Since then, IT suites have only gotten more complex, often drastically so. Many employees today are working some or all of the time from their own networks while their employers have expanded software supply chains and migrated business-critical workloads to the cloud. As a result, new areas of exposure have been created, and more than 7 in 10 security decision-makers now find themselves dealing with an increasing volume of security threats. The threats facing them are also becoming more evasive, with many now capable of avoiding security controls and leaping from low-value endpoints to business-critical servers. In Q4 2021, for instance, 82% of ransomware attacks exhibited lateral movement.
In response, and faced with a shortage of skilled security staff, organizations are spending more on cybersecurity. Unfortunately, extra investment still too often translates into overly complex security stacks, even though research has shown that the more cybersecurity tools an organization has, the less effective its defensive capabilities actually are. Meanwhile, even in organizations with “well funded” security teams, straightforward vulnerabilities in areas like access management are still going unaddressed. For example, more than half of organizations continue to use shared logins despite the fact that 61% of breaches last year were linked to hackers using weak or compromised credentials.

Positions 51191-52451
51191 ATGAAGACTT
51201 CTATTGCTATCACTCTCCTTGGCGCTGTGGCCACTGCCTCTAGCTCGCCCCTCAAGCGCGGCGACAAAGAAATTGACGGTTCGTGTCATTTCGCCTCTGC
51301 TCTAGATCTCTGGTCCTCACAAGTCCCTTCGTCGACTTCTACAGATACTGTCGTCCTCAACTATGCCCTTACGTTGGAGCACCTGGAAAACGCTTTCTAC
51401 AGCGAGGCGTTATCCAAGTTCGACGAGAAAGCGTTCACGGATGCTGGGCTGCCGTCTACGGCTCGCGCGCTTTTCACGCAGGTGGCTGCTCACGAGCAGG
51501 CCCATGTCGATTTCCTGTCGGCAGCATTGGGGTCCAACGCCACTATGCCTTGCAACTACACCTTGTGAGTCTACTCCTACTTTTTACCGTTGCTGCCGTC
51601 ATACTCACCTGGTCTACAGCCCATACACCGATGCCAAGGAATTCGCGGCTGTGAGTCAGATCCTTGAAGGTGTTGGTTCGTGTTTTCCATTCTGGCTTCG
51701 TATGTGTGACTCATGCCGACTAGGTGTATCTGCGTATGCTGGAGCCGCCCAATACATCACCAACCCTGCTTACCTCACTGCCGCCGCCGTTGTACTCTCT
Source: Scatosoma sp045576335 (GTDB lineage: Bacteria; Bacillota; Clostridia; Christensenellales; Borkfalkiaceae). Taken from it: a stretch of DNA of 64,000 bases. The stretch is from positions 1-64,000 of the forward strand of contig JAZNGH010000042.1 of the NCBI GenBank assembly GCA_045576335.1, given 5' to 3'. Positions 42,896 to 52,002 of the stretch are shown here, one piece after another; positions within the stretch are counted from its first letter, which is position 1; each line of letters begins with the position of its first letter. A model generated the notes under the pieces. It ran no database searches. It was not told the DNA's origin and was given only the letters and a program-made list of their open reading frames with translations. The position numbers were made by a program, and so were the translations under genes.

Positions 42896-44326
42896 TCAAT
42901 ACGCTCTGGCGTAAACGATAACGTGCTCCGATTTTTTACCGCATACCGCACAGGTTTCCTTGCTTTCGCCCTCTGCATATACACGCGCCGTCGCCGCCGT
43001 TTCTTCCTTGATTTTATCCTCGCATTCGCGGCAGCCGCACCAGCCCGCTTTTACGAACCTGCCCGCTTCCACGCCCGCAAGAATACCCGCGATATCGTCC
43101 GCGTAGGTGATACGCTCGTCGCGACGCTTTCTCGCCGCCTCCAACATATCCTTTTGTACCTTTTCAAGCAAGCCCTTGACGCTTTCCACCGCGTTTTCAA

By helping organizations cut through security noise and see where vulnerabilities really are, pen testing has never had a clearer role in enterprise cybersecurity. Nevertheless, while more enterprises are beginning to place greater emphasis on security tests, pen testing inefficiencies mean that many organizations tend to minimize rather than maximize testing opportunities. Almost three-quarters of security professionals say they would test their systems more often if the traditional approach to pen testing was more efficient and did not require extensive management.
Point In Time Isn’t Enough
Even for large organizations with unlimited budgets, there is often a significant lag between pen tests and results. Consequently, attack surfaces are expanding faster than anyone can reliably test them.